Personalization with websites stands for tailoring the content as per an individual’s need in B2C space and as per the customer’s choices in B2B space. In fact, personalization depends on a multitude of factors like user’s profile, clicking behavior, and the technologies organizations leverage to implement personalization. This blog basically talks about the types of customization that can be categorized into two broad divisions - prescriptive personalization and adaptive personalization.
Prescriptive personalization is primarily based on the user’s past behavior and factors related to it. It is one of the oldest ways to implement personalization. As a word, ‘prescriptive’ means segmentation of users based on certain insights which are triggered by the direct interaction of the user, these insights usually comprise of preferences, browsing history, context, domain, time of day, etc.
It is more about delivering customer predictions – showing products that are not only relevant to his interests but within their frequent spending range, are well received by shoppers and have very high chances of conversion.
To execute this, a set of rules are created, that are primarily based upon segmentation. To simplify the process of building business rules, visitors are often broken down into segments. It mostly tries to filter out the possible offerings. It can be sub-divided into Explicit and Implicit prescriptive personalisation.
In Explicit personalization, content is determined by the user’s profile, whereas in Implicit personalization, content is presented as per the clicking patterns. This phenomenon is often seen in e-commerce websites like Amazon.
On the other hand, adaptive or predictive personalization is the latest concept, which uses collaborative filtering, data analysis and user profiling tools to adapt content based on visitor characteristics, interactions, intent or any other parameter one might desire to use. It is an evolving process unlike prescriptive that is based on pre-defined set of rules. It is primarily based on adaptive rules and adaptation strategies. Adaptation rules define the conditions - when the personalization has to take place and what kind of adjustment will be held. However, adaptation strategy describes the relation between various adaptation rules in which the history needs to be taken into account while personalizing. It’s more about creating personas in order to group customers and build a profile with attributes relevant to different types of personas is a very useful way to boost the personalized content. For example, a car manufacturer will have persons of the people who are interested in makes and models. A mother with children may consider practicality and safety as top priorities, while a single and a successful saleswoman may opt for a two-seater. These different visitors are profiled and can have content (i.e. based on car types) predictively matching their interests.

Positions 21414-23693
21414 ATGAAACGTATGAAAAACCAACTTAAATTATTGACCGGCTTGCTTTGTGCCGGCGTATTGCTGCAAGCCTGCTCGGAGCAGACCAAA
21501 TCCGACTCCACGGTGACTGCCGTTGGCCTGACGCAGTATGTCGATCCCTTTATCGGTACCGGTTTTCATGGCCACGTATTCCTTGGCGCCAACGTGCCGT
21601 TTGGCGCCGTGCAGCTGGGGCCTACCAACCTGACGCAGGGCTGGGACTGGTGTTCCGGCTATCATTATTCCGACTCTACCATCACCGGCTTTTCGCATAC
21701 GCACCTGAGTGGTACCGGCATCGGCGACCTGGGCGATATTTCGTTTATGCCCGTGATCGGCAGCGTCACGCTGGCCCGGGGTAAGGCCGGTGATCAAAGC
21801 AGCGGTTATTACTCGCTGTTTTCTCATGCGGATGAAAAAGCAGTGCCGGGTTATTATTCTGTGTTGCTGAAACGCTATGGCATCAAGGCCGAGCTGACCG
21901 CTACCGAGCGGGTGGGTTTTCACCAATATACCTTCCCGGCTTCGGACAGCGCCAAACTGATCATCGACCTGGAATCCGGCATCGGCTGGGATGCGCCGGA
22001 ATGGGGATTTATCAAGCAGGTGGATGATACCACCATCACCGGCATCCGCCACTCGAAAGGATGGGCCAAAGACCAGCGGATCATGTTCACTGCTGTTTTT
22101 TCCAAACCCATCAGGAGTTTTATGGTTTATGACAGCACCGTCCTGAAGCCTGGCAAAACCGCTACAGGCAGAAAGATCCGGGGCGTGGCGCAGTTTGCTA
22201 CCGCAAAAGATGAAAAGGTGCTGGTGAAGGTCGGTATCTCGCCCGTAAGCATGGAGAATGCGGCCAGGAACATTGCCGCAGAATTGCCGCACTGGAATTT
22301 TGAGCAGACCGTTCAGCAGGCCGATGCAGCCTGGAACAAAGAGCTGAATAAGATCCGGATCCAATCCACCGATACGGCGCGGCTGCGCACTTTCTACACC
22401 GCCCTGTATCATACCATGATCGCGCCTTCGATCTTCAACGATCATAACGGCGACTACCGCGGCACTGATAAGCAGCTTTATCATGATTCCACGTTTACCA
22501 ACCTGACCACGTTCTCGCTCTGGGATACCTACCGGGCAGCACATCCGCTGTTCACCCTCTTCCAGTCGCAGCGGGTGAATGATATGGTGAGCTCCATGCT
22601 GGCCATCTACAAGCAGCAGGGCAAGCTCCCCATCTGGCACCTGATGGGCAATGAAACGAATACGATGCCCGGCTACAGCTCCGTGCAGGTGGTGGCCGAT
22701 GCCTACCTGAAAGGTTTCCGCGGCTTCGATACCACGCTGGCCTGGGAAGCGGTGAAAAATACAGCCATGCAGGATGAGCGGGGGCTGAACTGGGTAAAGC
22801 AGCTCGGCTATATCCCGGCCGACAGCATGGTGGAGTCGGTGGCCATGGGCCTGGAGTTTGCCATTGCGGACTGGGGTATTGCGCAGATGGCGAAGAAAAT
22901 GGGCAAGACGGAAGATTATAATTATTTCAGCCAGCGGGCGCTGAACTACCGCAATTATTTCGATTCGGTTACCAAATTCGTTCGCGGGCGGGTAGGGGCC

Adaptive Personalization requires the creation of robust algorithms, and data analysis along with a lot of integration points as in this case the source of data has to be huge which can be predicted so as to display the requisite content further. This form of personalization is still in its nascent stage, but it holds a tremendous potential. Organizations like Tinder, Netflix, degree compass, Google, and Amazon are using this form of personalization for their users, and I need not highlight the credibility these companies hold in the eyes of the internet generation.
With this write-up, my aim was to invoke the importance of personalization as a feature to be embedded in your websites. However, getting into the depth and introducing you to various other forms of personalization techniques depending on the nature of business and marketing needs is what will eventually get you there.